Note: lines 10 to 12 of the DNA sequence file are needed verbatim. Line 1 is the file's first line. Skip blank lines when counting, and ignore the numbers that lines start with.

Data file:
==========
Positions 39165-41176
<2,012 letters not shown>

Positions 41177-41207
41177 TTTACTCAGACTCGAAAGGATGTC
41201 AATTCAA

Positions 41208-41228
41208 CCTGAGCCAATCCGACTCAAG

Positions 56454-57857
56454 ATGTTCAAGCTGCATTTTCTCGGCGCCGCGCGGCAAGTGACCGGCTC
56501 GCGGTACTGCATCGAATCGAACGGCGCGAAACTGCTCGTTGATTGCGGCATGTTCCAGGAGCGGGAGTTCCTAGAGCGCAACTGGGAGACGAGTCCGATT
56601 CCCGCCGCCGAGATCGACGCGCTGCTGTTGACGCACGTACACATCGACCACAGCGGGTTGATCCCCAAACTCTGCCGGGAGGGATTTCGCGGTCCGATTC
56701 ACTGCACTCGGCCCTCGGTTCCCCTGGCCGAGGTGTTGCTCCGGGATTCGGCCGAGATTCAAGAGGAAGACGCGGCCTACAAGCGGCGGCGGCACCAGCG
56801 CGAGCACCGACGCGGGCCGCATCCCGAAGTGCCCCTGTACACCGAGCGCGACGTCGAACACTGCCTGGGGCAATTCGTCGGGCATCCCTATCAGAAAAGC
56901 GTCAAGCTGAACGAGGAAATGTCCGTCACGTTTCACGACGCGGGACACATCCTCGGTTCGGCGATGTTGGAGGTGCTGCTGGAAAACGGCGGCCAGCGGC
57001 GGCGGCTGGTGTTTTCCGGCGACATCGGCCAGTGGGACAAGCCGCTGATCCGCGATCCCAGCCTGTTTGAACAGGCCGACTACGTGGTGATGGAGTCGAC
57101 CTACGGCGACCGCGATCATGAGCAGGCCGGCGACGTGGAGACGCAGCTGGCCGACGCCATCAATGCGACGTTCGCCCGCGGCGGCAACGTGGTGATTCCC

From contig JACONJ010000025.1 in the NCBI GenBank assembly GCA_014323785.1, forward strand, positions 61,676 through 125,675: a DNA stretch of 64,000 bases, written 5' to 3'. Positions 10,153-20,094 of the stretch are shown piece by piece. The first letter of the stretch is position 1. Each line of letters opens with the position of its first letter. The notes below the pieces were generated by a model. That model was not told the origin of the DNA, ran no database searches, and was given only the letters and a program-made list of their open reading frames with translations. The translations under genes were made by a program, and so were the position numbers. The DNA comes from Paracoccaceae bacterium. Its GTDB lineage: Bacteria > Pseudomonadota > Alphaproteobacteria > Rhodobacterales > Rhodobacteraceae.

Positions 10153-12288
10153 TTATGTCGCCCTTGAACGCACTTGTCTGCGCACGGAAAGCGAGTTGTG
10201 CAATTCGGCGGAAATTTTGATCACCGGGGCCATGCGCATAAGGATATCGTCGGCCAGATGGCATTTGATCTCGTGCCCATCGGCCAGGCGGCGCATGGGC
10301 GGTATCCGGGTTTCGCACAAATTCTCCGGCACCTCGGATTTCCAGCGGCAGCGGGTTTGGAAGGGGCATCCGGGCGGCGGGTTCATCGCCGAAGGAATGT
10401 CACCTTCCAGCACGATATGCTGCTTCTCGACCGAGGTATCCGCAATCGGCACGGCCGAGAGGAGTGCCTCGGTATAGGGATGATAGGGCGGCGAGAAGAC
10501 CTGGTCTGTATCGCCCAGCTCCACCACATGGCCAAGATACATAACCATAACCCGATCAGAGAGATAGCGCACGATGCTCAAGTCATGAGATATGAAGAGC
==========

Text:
56501 GCGGTACTGCATCGAATCGAACGGCGCGAAACTGCTCGTTGATTGCGGCATGTTCCAGGAGCGGGAGTTCCTAGAGCGCAACTGGGAGACGAGTCCGATT
56601 CCCGCCGCCGAGATCGACGCGCTGCTGTTGACGCACGTACACATCGACCACAGCGGGTTGATCCCCAAACTCTGCCGGGAGGGATTTCGCGGTCCGATTC
56701 ACTGCACTCGGCCCTCGGTTCCCCTGGCCGAGGTGTTGCTCCGGGATTCGGCCGAGATTCAAGAGGAAGACGCGGCCTACAAGCGGCGGCGGCACCAGCG